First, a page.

Team-mate Jenson Button was 1.6sec behind Vettel, and was equally unhappy in only ninth place. "It's going to be very tricky," he said. "The Red Bull is just so fast. They did a 1 minute 20.0 seconds. We didn't get near the low 1:21s. The car doesn't feel so good on the softer tyre. On the harder tyre, it feels good. I don't know where that time is. I feel reasonably happy with the balance of the car. There's still more to improve, but we're never going to find a second. We'll do the best that we can with what we have here.
"The guys are all working flat out to improve this car, as we need to at the moment, and I've got belief in them. But if we can get into the top five in qualifying, we should be very happy with that."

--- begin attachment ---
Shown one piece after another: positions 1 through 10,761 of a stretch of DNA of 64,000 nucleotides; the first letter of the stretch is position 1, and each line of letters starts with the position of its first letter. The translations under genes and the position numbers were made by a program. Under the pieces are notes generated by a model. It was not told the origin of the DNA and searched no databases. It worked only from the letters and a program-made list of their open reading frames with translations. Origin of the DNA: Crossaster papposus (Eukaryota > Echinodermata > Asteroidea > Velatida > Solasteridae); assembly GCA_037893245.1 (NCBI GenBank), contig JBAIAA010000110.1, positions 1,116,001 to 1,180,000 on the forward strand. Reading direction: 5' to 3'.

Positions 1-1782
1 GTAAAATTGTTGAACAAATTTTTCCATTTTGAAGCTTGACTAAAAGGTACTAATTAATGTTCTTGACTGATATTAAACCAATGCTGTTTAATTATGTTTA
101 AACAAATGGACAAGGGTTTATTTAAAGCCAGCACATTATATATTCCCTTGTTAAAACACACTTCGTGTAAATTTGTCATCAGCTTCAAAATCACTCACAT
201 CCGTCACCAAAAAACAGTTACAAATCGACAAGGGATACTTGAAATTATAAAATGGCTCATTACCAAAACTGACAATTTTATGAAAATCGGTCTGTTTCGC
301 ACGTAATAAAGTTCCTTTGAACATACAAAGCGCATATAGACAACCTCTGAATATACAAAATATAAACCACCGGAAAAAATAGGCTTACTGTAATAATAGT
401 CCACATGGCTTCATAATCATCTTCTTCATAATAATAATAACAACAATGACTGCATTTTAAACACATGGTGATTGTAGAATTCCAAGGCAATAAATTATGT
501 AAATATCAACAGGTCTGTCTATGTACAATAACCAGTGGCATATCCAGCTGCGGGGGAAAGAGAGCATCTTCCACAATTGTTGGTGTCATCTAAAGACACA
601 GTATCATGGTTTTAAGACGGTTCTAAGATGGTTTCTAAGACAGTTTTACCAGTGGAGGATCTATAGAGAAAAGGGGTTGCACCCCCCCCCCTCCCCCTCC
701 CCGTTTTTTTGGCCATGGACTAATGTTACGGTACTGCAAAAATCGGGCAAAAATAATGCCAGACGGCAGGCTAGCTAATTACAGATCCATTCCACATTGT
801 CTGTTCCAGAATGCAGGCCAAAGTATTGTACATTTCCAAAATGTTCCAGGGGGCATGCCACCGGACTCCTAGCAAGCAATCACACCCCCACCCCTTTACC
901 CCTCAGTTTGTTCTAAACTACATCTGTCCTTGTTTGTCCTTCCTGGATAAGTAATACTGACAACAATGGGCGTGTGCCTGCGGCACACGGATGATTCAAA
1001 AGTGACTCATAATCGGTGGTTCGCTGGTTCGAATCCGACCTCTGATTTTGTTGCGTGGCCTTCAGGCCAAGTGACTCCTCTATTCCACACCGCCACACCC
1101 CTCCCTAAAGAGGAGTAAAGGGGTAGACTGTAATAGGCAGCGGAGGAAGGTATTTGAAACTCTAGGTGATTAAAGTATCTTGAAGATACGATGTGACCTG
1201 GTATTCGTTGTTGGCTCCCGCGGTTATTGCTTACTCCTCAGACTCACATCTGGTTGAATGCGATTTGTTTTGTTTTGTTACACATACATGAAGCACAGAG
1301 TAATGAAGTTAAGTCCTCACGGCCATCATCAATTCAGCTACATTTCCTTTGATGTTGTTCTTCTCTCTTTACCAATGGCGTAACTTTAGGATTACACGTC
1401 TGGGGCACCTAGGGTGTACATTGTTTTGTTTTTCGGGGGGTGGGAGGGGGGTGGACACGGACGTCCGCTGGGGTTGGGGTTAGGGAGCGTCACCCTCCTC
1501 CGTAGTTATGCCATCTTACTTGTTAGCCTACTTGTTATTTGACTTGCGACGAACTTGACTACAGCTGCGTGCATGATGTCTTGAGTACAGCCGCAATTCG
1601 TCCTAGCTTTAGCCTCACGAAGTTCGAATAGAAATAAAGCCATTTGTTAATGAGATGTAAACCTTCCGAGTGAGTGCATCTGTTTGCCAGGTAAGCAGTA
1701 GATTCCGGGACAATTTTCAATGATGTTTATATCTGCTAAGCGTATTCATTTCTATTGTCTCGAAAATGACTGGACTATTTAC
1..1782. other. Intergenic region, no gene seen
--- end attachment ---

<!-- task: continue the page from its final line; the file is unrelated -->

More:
Practice: First Session: 1 S Vettel (Ger) Red Bull 1min 20.976sec; 2 M Webber (Aus) Red Bull 1:21.106; 3 R Kubica (Pol) Renault 1:22.072; 4 J Button (GB) McLaren 1:22.444; 5 R Barrichello (Br) Williams 1:22.601; 6 P de la Rosa (Sp) Sauber 1:22.764; 7 F Alonso (Sp) Ferrari 1:22.772; 8 N Rosberg (Ger) Mercedes 1:22.777; 9 M Schumacher (Ger) Mercedes 1:22.792; 10 N Hulkenberg (Ger) Williams 1:22.966; 11 A Sutil (Ger) Force India 1:23.003; 12 F Massa (Br) Ferrari 1:23.007; 13 V Petrov (Rus) Renault 1:23.249; 14 K Kobayashi (Japan) Sauber 1:23.327; 15 P di Resta (GB) Force India 1:23.520; 16 S Buemi (Swit) Toro Rosso 1:23.780; 17 J Alguersuari (Sp) Toro Rosso 1:23.868; 18 L Hamilton (GB) McLaren 1:24.075; 19 J Trulli (It) Lotus 1:25.032; 20 H Kovalainen (Fin) Lotus 1:25.210; 21 T Glock (Ger) Virgin 1:25.990; 22 L di Grassi (Br) Virgin 1:26.686; 22 B Senna (Br) HRT 1:26.990; 24 S Yamamoto (Japan) HRT 1:28.157. Second Session: 1 Vettel 1min 20.087sec; 2 Alonso 1:20.584; 3 Webber 1:20.597; 4 Massa 1:20.986; 5 Petrov 1:21.195; 6 Hamilton 1:21.308; 7 Kubica 1:21.375; 8 Hulkenberg 1:21.623; 9 Button 1:21.730; 10 Schumacher 1:21.773; 11 De la Rosa 1:21.809; 12 Barrichello 1:21.844; 13 Rosberg 1:22.039; 14 Kobayashi 1:22.212; 15 Alguersuari 1:22.469; 16 Sutil 1:22.507; 17 Buemi 1:22.602; 18 V Liuzzi (It) Force India 1:23.138; 19 Trulli 1:24.553; 20 Glock 1:25.376; 21 Di Grassi 1:25.669; 22 Senna 1:26.745; 23 Yamamoto 1:26.798; 24 Kovalainen 1:27.705.Reuse content